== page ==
The 3rd-9th of February marks Children’s Mental Health Week, which aims to promote awareness about the mental health of young people. While the mental health of adults has received significant attention in recent years, there’s evidence to show that many mental health problems begin in childhood. Schools, parents and health organisations have a role to play in promoting awareness, self-care and resilience methods that can help to fight problems such as depression and anxiety.
Only last week, children’s commissioner Anne Longfield questioned whether the government were facing up to the scale of the problem. An extra £60m has been invested in specialist children’s mental health services and an additional 53,000 children have entered treatment. Nevertheless, Longfield stated that “We are still a decade away from a decent mental health service for all children”.
The number of children seeking help from Child and Adolescent Mental Health Services (CAMHS) in England has more than doubled over the past two years. However, 70% of children and young people who experience a mental health problem have not had appropriate interventions at a sufficiently early age. With 75% of mental health problems in adult life (excluding dementia) starting before the age of 18, it’s clear that the sooner the signs are spotted the better.
Many teachers are concerned that they often find themselves caring for children with mental health issues when they’re not trained social workers or counsellors. The long hours and focus on meeting academic targets means that teachers have less time to talk to pupils, while increasing numbers of staff are struggling to deal with mental stress themselves.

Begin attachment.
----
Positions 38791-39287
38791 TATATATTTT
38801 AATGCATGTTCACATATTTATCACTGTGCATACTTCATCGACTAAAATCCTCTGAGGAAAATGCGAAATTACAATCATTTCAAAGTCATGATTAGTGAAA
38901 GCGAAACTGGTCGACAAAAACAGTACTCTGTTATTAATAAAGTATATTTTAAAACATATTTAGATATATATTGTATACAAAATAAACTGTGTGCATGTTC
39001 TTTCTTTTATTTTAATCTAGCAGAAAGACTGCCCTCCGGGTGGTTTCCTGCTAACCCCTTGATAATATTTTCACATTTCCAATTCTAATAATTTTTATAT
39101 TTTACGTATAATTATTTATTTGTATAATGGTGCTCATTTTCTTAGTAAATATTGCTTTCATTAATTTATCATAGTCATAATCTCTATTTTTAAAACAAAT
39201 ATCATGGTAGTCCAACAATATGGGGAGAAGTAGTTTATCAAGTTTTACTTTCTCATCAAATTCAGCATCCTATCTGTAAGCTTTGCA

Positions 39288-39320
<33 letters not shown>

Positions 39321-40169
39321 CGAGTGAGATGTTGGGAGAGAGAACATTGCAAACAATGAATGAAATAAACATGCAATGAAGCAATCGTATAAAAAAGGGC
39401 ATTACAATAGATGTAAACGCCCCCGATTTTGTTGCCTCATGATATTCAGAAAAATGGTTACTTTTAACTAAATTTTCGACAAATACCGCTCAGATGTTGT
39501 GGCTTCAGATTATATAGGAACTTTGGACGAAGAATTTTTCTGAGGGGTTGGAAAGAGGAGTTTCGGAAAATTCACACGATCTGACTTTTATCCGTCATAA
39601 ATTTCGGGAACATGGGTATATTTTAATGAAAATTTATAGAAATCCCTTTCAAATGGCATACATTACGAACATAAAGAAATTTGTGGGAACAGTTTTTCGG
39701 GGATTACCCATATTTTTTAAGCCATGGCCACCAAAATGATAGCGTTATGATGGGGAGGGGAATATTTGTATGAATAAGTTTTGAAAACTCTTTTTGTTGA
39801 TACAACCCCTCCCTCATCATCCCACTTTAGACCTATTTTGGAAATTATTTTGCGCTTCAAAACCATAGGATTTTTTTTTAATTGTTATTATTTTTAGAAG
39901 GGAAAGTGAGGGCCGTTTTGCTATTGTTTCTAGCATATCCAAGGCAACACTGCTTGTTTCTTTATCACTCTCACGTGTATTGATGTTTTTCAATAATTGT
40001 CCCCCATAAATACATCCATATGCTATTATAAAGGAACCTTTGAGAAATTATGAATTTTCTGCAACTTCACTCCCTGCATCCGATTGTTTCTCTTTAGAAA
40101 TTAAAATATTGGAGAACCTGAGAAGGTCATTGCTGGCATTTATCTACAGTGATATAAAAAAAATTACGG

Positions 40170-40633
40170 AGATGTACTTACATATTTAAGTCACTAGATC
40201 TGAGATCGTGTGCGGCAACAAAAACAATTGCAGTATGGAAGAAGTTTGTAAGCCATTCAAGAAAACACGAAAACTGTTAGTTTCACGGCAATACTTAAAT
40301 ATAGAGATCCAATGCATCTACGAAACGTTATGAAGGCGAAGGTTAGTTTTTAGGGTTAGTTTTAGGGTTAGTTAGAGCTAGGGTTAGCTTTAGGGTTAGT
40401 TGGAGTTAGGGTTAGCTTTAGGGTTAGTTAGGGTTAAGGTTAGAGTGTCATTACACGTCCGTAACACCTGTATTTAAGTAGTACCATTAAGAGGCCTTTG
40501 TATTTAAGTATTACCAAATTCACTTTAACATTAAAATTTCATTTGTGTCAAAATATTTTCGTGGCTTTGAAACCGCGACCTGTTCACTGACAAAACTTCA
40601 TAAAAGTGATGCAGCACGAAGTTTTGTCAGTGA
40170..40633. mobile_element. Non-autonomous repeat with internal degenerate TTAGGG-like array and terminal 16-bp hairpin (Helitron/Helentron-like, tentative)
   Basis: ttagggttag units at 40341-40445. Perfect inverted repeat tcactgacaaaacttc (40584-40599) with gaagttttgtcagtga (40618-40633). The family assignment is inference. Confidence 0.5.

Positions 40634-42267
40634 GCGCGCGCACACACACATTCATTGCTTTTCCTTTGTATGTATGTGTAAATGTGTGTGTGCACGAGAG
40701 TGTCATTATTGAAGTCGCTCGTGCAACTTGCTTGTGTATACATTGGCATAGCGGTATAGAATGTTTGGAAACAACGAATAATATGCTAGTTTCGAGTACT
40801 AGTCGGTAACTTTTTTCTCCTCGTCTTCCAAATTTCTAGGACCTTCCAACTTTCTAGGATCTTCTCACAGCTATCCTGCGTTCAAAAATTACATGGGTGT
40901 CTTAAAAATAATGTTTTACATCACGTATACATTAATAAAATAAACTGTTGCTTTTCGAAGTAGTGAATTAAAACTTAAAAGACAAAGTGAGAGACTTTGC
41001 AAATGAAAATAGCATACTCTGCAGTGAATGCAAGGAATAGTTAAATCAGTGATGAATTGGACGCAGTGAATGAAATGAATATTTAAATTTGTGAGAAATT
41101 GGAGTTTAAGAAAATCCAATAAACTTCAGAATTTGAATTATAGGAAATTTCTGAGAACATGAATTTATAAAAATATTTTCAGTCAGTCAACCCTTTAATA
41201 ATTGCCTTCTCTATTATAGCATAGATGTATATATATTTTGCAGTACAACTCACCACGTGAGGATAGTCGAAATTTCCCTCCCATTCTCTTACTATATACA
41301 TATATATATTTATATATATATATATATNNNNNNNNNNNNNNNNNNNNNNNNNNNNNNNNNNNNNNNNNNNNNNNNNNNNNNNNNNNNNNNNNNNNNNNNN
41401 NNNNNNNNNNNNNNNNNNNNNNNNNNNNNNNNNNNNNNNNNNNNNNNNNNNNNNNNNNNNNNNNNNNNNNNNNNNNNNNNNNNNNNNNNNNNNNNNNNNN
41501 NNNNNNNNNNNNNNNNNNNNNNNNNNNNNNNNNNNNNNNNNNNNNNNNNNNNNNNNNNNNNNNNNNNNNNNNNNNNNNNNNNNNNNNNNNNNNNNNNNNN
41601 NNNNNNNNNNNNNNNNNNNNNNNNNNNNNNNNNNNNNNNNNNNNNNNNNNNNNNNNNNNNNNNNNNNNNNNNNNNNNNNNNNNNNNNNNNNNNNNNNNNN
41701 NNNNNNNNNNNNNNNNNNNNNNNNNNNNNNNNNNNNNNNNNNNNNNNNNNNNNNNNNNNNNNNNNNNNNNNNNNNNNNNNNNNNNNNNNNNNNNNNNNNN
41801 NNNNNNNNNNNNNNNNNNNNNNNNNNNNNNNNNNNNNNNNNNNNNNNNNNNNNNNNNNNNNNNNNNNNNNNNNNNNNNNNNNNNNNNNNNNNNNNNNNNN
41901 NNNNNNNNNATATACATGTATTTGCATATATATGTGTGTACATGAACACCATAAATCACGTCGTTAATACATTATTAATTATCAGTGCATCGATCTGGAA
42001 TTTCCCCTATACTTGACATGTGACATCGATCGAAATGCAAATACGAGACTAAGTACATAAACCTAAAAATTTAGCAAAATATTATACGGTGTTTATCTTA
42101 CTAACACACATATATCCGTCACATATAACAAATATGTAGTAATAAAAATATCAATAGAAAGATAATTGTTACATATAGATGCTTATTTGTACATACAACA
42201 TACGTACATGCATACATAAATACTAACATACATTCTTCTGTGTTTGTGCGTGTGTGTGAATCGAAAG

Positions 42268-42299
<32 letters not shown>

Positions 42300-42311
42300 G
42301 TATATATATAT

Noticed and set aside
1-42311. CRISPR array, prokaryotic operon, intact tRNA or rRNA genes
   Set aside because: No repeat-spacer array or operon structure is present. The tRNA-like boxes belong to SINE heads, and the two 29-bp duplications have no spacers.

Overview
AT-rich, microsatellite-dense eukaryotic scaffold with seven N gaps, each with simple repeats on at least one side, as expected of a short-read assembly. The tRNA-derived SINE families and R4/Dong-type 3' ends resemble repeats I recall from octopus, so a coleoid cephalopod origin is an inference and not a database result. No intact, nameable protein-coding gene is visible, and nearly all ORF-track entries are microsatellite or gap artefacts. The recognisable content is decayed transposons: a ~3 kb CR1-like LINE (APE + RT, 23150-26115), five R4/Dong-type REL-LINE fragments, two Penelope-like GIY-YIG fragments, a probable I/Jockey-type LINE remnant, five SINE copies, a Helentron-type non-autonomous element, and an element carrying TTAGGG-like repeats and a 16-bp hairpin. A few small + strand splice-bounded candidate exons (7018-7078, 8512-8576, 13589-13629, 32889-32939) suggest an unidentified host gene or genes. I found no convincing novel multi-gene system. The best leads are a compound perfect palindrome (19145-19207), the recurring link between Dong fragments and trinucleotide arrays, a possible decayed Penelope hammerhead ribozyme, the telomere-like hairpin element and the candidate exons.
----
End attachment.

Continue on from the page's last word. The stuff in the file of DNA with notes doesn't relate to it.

There’s also a critical lack of specialist resources to support teachers in schools. Mental health charity Mind carried out a survey of over 12,000 young people between the ages of 11 and 19. Around one in five of the young people involved in the research had received mental health support at school, yet almost half of them said that they didn't find this helpful.
Many of these children said they weren't involved in the decisions made about the support they'd received. While many schools are doing the best job they can with limited resources, staff need the right expertise and support from other parts of the system. A properly qualified counsellor in each school, or access to an educational psychologist, would make a huge difference.
Compared to 30 years ago mental health has become a significant issue among young people. Increased stress comes from many different areas - exams, home life, cyberbullying, and the pressures of social media are just a few examples. Yet thousands of young people in England who are put forward for mental health treatment aren’t getting any help.
Research by the charity, the Children's Society, showed that in 2017, 185,000 children aged 10-17 were referred for mental health support after speaking to their doctor. Of these, only 79,000 children went on to receive treatment that year. That means that 60% of those who were referred for mental health support didn't receive any.
This makes it increasingly relevant for schools to play a part in teaching children how to look after their basic mental and physical health from an early age. Building resilience in children can be incorporated into many lessons by encouraging discussion and openness around mental health issues. Schools can also play a part in delivering the pastoral care that ensures children are properly respected and safe in the environment where they spend the largest part of their day.
At Amaze Umbrella we understand that teachers do a crucial job that’s also extremely demanding. To make life a little easier, we offer a friendly, streamlined and supportive FCSA accredited umbrella service that takes the stress out of getting paid for your teaching work. Speak to a member of our team today on: 0161 464 8993